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## Precalculus

### Course: Precalculus>Unit 1

Lesson 3: Invertible functions

# Intro to invertible functions

Not all functions have inverses. Those who do are called "invertible." Learn how we can tell whether a function is invertible or not.
Inverse functions, in the most general sense, are functions that "reverse" each other. For example, if f takes a to b, then the inverse, f, start superscript, minus, 1, end superscript, must take b to a.

## Do all functions have an inverse function?

Consider the finite function h defined by the following table.
x1234
h, left parenthesis, x, right parenthesis2125
We can create a mapping diagram for function h.
Now let's reverse the mapping to find the inverse, h, start superscript, minus, 1, end superscript.
Notice here that h, start superscript, minus, 1, end superscript maps the input of 2 to two different outputs: 1 and 3. This means that h, start superscript, minus, 1, end superscript is not a function.
Because the inverse of h is not a function, we say that h is non-invertible.
In general, a function is invertible only if each input has a unique output. That is, each output is paired with exactly one input. That way, when the mapping is reversed, it will still be a function!
Here's an example of an invertible function g. Notice that the inverse is indeed a function.

1) f is a finite function that is defined by this table.
xminus, 2minus, 1space, space, space, 0space, space, space, 1space, space, space, 2
f, left parenthesis, x, right parenthesis21356
Is f an invertible function?

2) g is a finite function that is defined by this table.
x2581019
g, left parenthesis, x, right parenthesisminus, 2minus, 3minus, 216
Is g an invertible function?

### Challenge Problem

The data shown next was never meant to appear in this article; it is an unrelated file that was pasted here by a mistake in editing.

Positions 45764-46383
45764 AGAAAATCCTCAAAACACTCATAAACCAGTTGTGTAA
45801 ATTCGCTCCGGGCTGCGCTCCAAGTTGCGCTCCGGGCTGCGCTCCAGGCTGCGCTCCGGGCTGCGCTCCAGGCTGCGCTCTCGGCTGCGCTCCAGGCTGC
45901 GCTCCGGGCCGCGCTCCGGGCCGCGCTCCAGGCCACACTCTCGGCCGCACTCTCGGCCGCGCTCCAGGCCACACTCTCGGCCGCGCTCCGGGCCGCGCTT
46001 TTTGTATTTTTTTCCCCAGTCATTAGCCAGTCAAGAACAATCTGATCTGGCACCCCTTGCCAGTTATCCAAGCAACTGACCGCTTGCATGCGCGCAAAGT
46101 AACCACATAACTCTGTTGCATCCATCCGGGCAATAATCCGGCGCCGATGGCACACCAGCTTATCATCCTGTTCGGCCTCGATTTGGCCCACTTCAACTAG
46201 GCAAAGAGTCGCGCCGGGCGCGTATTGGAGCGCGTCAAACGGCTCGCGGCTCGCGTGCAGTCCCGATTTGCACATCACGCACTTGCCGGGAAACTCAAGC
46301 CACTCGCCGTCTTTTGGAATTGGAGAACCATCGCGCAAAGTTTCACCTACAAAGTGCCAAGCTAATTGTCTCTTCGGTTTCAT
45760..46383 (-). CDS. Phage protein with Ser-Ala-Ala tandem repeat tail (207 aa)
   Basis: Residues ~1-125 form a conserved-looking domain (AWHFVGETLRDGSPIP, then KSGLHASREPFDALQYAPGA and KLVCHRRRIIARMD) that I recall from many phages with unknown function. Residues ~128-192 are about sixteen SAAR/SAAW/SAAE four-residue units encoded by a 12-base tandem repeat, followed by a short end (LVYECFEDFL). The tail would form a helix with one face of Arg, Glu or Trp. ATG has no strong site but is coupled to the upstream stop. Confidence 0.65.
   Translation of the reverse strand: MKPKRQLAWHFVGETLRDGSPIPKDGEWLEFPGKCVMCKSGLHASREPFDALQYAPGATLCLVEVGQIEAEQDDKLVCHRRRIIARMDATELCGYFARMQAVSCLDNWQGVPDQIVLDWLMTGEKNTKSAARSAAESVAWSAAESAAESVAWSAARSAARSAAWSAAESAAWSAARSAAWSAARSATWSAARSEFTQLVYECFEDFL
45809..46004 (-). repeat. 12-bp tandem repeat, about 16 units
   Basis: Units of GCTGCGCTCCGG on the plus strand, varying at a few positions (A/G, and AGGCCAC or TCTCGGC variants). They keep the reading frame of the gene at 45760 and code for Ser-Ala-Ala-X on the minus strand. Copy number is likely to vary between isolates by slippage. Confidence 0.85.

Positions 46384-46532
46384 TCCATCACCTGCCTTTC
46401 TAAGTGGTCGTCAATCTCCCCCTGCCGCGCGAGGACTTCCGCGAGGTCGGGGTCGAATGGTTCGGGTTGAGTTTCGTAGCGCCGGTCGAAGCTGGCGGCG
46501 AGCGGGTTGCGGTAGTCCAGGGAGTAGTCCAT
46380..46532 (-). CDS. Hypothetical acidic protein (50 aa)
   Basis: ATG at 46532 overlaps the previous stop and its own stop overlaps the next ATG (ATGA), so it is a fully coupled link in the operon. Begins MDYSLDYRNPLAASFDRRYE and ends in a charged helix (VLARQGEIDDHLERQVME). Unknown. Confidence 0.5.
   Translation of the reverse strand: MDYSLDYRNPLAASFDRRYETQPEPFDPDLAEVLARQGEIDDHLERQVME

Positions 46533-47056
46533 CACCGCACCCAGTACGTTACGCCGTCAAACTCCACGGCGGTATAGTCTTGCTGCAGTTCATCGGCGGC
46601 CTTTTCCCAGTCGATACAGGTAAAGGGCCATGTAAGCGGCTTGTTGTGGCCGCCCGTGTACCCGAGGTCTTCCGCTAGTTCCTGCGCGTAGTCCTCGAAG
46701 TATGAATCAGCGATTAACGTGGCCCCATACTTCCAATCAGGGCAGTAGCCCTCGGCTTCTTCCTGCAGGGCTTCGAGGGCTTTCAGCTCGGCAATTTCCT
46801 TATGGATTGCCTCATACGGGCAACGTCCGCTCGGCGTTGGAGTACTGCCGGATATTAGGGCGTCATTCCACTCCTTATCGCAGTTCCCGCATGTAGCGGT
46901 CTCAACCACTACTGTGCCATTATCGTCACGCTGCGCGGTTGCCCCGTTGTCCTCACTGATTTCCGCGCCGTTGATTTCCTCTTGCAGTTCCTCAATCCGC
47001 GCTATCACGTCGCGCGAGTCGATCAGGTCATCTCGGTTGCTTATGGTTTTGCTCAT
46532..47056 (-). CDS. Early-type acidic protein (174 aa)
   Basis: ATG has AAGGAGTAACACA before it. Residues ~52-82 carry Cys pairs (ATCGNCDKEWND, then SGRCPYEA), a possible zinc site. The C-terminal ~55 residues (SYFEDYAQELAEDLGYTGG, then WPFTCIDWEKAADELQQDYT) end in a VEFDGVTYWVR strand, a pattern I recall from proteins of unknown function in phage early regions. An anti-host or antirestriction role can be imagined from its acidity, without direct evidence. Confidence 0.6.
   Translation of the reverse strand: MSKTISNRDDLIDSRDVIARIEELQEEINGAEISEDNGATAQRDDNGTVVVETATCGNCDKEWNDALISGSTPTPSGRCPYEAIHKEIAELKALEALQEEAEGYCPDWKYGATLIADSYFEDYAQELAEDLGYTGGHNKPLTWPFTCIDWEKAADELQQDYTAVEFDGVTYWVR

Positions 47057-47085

3*) Is f, left parenthesis, x, right parenthesis, equals, x, squared an invertible function?

## Invertible functions and their graphs

Consider the graph of the function y, equals, x, squared.
We know that a function is invertible if each input has a unique output. Or in other words, if each output is paired with exactly one input.
But this is not the case for y, equals, x, squared.
Take the output 4, for example. Notice that by drawing the line y, equals, 4, you can see that there are two inputs, 2 and minus, 2, associated with the output of 4.
In fact, if you slide the horizontal line up and down, you will see that most outputs are associated with two inputs! So the function y, equals, x, squared is a non-invertible function.
In contrast, consider the function y, equals, x, cubed.
If we take a horizontal line and slide it up and down the graph, it only ever intersects the function in one spot!
This means that each output corresponds with exactly one input. In other words, each input has a unique output. The function y, equals, x, cubed is invertible.
The reasoning above describes what is called the horizontal line test: In general, a function f is invertible if it passes the horizontal line test.